04/01/2014 03:13 pm ET Updated Jun 01, 2014

Truth or Consequences

Imagine knowing that something is true, but this truth is constantly questioned. If your name is Jill, for example, how would you feel if people kept calling you Jane? A little confused, I bet.

Well, as strange as it may sound, every person is born knowing that, in truth, our feelings don't come from the physical world in which we live. It's not until we're taught that an A is better than a C, a sunny day is more pleasing than a cloudy one, or a lower score on the golf course beats a higher score, that we start to question -- and become confused about -- the source of our feelings.

I remember when I was 8 years old. It was early winter and, wearing only shirtsleeves, my brother and I were outside playing catch. While it was about 30 degrees Fahrenheit that day, we weren't cold. Our mother, however, did not see it that way. She ran outside and demanded that we either stop playing or put on coats. We knew that our mother cared about us. We also knew that we felt fantastic and the cold couldn't touch us. What should we do?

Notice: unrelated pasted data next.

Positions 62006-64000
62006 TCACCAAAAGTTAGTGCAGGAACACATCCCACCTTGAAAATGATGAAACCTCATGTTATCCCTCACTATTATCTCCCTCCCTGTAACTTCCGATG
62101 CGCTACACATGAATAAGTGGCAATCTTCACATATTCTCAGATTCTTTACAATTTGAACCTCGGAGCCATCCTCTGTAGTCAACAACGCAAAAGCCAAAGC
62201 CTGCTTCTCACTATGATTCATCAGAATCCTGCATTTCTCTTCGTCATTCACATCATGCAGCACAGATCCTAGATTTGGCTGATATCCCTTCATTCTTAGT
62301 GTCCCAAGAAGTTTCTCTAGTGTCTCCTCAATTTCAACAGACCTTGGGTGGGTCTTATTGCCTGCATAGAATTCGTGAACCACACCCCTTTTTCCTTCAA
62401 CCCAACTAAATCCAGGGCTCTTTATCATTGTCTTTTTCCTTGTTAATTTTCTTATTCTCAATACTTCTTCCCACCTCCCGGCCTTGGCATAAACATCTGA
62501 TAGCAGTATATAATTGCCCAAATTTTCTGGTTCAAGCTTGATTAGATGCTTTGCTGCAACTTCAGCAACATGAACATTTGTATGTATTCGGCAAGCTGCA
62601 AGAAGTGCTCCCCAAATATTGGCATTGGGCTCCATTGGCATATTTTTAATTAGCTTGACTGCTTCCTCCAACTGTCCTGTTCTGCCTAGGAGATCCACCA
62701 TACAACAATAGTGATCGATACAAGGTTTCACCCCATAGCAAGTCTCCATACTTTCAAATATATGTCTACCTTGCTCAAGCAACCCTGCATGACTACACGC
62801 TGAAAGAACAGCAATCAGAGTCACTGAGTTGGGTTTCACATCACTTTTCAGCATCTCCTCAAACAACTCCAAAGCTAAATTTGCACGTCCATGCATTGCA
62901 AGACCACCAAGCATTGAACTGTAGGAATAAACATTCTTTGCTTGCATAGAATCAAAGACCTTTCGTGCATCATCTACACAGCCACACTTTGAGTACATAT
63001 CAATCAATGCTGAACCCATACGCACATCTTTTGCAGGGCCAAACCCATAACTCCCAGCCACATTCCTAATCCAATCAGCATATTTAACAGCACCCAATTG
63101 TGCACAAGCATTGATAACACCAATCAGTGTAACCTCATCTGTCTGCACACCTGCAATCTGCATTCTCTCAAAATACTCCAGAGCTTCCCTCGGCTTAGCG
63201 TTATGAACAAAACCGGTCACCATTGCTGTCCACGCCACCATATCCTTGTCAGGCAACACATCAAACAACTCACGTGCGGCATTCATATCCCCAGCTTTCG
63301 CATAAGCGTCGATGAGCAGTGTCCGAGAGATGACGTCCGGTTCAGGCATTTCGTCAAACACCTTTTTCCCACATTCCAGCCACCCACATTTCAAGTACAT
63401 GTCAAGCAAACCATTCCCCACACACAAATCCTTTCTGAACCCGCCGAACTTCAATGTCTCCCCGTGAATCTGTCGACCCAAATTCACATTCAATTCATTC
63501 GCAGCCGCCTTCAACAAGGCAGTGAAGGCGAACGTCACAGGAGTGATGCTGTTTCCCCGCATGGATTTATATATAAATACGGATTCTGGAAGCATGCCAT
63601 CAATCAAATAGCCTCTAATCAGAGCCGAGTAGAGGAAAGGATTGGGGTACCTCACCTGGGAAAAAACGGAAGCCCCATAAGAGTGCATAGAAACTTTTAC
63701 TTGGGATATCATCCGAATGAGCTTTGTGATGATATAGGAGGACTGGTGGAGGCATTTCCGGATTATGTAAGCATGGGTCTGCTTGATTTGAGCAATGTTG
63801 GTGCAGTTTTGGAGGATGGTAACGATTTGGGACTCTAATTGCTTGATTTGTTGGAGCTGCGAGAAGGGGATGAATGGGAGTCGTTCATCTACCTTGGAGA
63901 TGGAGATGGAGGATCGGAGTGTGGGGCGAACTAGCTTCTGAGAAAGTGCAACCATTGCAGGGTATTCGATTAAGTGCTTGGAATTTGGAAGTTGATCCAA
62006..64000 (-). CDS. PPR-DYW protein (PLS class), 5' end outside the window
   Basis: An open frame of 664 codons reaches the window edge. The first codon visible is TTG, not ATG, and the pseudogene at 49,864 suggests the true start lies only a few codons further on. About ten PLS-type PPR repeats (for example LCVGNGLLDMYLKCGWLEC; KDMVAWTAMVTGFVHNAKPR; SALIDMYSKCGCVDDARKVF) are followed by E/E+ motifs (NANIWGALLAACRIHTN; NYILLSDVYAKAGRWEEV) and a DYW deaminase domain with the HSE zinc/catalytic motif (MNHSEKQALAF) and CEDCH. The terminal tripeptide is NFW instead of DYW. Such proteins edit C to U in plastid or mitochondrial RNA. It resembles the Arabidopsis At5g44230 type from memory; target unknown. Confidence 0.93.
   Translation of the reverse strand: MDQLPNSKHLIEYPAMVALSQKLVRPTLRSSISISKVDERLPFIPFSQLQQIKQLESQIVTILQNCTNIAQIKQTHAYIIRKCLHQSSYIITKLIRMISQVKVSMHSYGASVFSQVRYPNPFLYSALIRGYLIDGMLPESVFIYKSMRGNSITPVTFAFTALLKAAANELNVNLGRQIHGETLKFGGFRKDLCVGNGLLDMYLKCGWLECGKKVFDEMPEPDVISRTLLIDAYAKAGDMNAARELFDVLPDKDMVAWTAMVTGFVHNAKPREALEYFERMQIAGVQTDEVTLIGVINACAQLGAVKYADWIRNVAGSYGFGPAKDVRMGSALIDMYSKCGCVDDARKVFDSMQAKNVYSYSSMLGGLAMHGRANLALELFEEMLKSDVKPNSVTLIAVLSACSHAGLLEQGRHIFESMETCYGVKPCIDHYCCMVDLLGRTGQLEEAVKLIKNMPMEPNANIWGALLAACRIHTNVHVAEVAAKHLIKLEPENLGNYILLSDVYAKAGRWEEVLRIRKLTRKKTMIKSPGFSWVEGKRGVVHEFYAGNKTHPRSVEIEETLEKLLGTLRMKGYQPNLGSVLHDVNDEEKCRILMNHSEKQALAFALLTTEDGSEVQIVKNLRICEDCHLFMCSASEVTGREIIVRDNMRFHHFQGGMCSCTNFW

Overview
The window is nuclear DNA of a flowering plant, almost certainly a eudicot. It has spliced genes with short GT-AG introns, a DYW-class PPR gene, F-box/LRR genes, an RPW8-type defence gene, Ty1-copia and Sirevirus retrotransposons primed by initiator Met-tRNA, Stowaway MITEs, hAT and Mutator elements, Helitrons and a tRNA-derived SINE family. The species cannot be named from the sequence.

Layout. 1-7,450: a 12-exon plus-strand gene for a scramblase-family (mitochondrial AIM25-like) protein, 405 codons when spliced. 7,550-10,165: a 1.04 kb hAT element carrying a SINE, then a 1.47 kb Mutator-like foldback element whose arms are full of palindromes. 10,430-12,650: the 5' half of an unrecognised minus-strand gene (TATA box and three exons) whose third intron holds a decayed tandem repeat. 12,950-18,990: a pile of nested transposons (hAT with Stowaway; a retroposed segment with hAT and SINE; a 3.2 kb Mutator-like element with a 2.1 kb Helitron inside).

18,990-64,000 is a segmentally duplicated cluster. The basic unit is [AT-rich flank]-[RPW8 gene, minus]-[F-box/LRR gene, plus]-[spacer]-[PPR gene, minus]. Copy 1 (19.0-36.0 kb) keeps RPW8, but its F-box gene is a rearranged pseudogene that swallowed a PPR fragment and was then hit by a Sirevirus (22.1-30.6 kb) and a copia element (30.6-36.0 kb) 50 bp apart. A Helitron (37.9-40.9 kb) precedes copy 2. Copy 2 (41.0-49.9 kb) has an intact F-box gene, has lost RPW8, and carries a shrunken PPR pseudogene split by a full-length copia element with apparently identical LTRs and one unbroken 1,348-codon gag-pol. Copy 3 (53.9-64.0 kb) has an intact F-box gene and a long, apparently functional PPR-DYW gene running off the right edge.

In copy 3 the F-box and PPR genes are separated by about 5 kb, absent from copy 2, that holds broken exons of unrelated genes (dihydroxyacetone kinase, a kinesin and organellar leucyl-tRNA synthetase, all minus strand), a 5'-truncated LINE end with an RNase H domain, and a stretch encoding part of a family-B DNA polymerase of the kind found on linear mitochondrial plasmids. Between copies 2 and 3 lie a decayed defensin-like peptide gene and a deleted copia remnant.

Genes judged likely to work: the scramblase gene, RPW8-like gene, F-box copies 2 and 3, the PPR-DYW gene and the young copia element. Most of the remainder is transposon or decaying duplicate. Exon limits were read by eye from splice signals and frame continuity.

The answer to that confusion lies in the fact that (as human beings) we're wired to feel only our thinking. A clear head breeds passion and enjoyment; a cluttered head, just the opposite. This means that a particular circumstance can't cause us to feel confused, anxious, or even cold. Feeling this way is the consequence of being caught between truth and untruth. Parents, teachers, and coaches (TV shows and advertisements, too) condition us to believe that a circumstance like a cold day is what we feel, when intuitively we know this is not the case.

Consider any confusion or anxiety in your life. Are you uneasy about money? Your appearance? Your batting average? An upcoming meeting? It all comes down to the degree that you mistakenly believe that these circumstances are linked to your feelings. Young children, on the other hand, are rarely distressed. Reason being: They haven't been trained (yet) to link the natural ebb and flow of their feelings to circumstances on the outside.

Deep down, everyone knows that their feelings are only connected to their thinking or level of clarity. That's why the more outside-in teaching that you strip away, the less often you'll find yourself stuck between truth and untruth -- and the simpler, happier, and more productive life you'll lead.